The one real downside of having a huge commercial hit is that it's inevitable that the reaction to your next project will be "but it's not as good as X." Whether you're a former Beatle working on a solo album or a former "Lost" producer introducing your new show, you have to accept that there are going to be a lot of unfair comparisons. Finding your creative groove takes time and that's especially the case in television, which has such a long lead time for production. Few shows are introduced to the world in the form that you'll find them by the end of season one. So part of what TV critics get paid for is developing an ability to hopefully discern the eventual genius from the one-hit wonder.
Dan Povenmire and Jeff "Swampy" Marsh created "Phineas And Ferb," a globally successful series that is arguably one of the best animated shows to ever be on television. So I don't envy the pressure I'm sure they felt to create a new show that fans might find as entertaining. And that's really what the standard is for their new series "Milo Murphy's Law." Don't try and create lightening in a bottle. But can you create a group of characters with the ability to grow into something special - even if it doesn't turn out to be another P&F?
It's impossible to answer that question based on one episode, but "Milo Murphy's Law" is show with a lot of potential and some big laughs. And really, that's the best case scenario for both Povenmire & Marsh as well as the viewers.
The series centers around the adventures of Milo, the fictional great-great-great-great grandson of the Murphy’s Law namesake. Voiced by "Weird Al" Yankovic, Milo is a magnet for mishaps and disasters, although he always manages to somehow stay safe and even thrive in the midst of chaos. Each episode follows Milo as he dodges disaster after disaster, like some school-age bad luck charm.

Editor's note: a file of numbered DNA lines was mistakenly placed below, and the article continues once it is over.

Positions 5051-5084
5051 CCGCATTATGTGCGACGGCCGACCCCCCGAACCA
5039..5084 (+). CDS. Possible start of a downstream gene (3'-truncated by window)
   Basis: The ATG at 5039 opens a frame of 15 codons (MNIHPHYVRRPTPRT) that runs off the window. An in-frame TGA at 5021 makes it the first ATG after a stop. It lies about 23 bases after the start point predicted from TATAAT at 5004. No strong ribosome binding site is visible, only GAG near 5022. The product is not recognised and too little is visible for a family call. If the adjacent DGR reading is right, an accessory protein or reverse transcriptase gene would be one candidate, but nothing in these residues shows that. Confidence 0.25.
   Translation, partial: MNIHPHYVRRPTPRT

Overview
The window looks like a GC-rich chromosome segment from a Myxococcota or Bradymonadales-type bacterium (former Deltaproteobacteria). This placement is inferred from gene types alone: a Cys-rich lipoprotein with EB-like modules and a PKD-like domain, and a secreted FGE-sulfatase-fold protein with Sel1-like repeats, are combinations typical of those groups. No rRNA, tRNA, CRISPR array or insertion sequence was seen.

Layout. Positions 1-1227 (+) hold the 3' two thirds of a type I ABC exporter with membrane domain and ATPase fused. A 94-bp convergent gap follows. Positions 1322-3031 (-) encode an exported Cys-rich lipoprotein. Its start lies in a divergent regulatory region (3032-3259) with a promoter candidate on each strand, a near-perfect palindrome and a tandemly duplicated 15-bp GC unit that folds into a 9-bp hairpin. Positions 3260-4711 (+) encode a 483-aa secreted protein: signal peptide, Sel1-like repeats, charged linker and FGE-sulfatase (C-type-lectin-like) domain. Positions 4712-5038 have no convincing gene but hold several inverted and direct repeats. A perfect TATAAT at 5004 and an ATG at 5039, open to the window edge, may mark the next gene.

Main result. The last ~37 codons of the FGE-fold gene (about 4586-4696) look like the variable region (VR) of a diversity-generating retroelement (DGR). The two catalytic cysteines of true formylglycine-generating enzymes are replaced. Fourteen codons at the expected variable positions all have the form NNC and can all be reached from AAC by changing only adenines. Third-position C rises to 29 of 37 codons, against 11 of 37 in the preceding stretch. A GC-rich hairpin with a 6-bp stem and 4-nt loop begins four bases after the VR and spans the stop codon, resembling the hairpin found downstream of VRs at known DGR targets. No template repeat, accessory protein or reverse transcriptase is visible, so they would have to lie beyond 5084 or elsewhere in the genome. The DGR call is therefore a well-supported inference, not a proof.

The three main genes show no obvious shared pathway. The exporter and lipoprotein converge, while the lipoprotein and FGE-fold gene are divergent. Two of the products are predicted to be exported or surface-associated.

It's a fascinating premise and its success hinges on the show's ability to find new and amusing ways to endanger Milo & his friends while still leaving room in the story for the viewers to connect with the characters. There's also the challenge of structuring episodes in a way that there is more to the story than a flurry of somewhat related disasters, capped off by Milo's survival.
Part of that problem has been solved by giving Milo two friends to accompany him on his "adventures." Melissa Chase (Sabrina Carpenter) and Zack Underwood (MeKai Curtis) are his companions and serve as likeable surrogates for the audience. Zack's introduction in story one of the pilot slows things down a bit, but story two of the episode provides what I suspect will be a blueprint for the rest of the series. The three friends dodge some potential disasters, meet a few new people and get some help from Milo's dog Diogee (Dee Bradley Baker).
I enjoyed the first episode of "Milo Murphy's Law" and it's definitely a show I would recommend. Based on the sparse info I received from the network, it appears there are a lot more characters to introduce in upcoming episodes and that's part of the fleshing out the series that faces most new shows. In episode one, the show focuses more on its potential teen audience and less on any adults who might be watching. But it's witty humor, slambang energy and overall optimism is likely to make the show a new family favorite.
"Milo Murphy's Law" premieres Monday, October 3rd, 2016 on Disney XD.